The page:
Friday, August 17, 2018

The Celluloid Heels of the 1920s

Celluloid Heels tells the captivating story of the first man-made plastic - celluloid and its use in footwear. In the 1920s, wooden celluloid covered heels, decorated with rhinestones were in all the rage.  Like the artistically designed celluloid heels discussed by Nazim Mustafaev, so too the book is a work of art in its own right.

The author has thoroughly researched the topic and has such a clear concept and in-depth understanding of his subject, that the book is in perfect balance. To remove even one element—the images of the shoe labels or the advertisements for example— would mar it in its entirety. From the informative and engaging text, to the high production values of the photography, to the carefully selected period photographs and ads— the word that strikes me is harmonious. It is harmonious from the front cover to the end pages.
Of tremendous interest is Mustafaev’s recounting of the evolution of man-made plastics, and the attempts to imbue celluloid with characteristics found in nature— for instance, tortoiseshell, mother of pearl and ivory. Attempts to achieve the texture and interplay of light found in nature, emulated in these man-made heels was exceedingly hard to reproduce. When I asked the author why he selected celluloid heels for study, Mustafaev responded: “I love the celluloid heels and I thought this topic was inadequately covered in shoe literature. It took me some time to research the process and I had to go deep into early plastics history.”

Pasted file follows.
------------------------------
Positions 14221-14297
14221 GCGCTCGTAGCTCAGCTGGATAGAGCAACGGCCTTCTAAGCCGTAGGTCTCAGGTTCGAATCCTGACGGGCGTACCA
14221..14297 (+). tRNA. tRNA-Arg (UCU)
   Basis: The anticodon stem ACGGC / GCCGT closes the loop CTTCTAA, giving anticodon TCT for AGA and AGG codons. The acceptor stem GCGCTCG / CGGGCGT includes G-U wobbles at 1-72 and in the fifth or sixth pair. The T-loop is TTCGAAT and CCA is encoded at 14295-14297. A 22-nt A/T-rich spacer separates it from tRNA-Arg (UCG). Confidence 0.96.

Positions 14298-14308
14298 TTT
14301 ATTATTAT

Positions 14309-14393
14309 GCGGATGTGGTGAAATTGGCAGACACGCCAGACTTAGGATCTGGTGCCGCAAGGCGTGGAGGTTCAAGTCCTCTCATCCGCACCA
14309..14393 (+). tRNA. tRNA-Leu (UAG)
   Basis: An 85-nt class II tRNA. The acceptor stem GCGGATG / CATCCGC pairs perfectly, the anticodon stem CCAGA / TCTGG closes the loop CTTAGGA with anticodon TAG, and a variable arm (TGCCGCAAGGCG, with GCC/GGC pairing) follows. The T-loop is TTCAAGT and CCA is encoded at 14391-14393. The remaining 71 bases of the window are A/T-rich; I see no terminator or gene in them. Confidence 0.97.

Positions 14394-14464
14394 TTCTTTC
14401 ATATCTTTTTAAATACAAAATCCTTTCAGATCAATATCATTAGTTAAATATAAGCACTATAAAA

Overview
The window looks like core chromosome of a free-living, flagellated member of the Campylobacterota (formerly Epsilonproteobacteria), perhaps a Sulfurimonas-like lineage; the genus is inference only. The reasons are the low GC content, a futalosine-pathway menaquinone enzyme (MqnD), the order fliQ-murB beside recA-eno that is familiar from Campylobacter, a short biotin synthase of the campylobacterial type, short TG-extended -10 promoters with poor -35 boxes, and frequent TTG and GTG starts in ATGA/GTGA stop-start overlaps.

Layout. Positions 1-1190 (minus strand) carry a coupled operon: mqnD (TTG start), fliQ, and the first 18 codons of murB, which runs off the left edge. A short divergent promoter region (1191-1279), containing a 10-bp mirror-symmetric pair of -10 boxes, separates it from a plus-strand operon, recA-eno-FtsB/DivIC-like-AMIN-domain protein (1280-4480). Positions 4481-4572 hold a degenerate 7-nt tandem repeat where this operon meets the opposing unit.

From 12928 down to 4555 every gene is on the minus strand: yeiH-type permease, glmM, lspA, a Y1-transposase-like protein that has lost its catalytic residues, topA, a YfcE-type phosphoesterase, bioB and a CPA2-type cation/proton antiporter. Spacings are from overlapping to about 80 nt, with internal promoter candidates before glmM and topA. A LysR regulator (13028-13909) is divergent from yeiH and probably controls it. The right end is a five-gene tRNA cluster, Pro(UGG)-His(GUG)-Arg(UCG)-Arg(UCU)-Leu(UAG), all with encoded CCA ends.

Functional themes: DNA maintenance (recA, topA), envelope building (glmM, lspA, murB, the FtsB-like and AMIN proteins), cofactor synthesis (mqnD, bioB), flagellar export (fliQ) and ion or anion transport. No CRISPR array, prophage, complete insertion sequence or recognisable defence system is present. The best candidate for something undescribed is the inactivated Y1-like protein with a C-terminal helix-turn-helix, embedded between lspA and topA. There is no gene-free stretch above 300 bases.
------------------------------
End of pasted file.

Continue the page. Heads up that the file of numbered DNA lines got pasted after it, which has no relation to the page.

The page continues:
This is not only an ode to the celluloid heel but to the shoe, its technically advanced concept and to the stylish women who wore them. This is a must read and a must have.

To purchase Celluloid Heels, e-mail:

Wednesday, August 8, 2018

An 1879 Wedding Dress Designed by Madame Shepherd of Boston

All images are courtesy of the NSCDA-MA
This striking silk satin wedding dress was designed by a Boston dressmaker, Madame Shepherd. Her studio was located in the Hotel Pelham, a fashionable French flat residence.  Madame Shepherd appears in the Boston City Directories over a number of years, listed under “Dressmakers.” 

Although the wedding dress appears as a two piece ensemble of bodice and skirt, it is in fact constructed in one piece. Worn on November 5th, 1879, the balance between pleated upper bodice, the high neck trimmed with lace, and the floral patterned silk skirt, embellished with beads and faux pearls, is dynamic. The silk, the details, and the quality of the dressmaking are excellent. 

The wedding dress and the accessories shown here are from the NSCDA-MA Costume Collection, Accession Number MA-CC-1953-13A. For more, contact

The author thanks Rebecca Putnam and the members of the costume committee for their assistance.

Thursday, July 26, 2018

Wedding Finery and High-Heeled Shoes -- Upcoming Talks

Join me on Friday 27 July for look at three brides in early America-- Martha Custis Washington, Elizabeth Bull Price, and Dorothy Hancock Scott -- and what their choice of finery revealed about their self-fashioning. Held at the Wentworth Lear Historic Houses in Portsmouth, New Hampshire, the lecture begins at 6 o’clock. 

For more: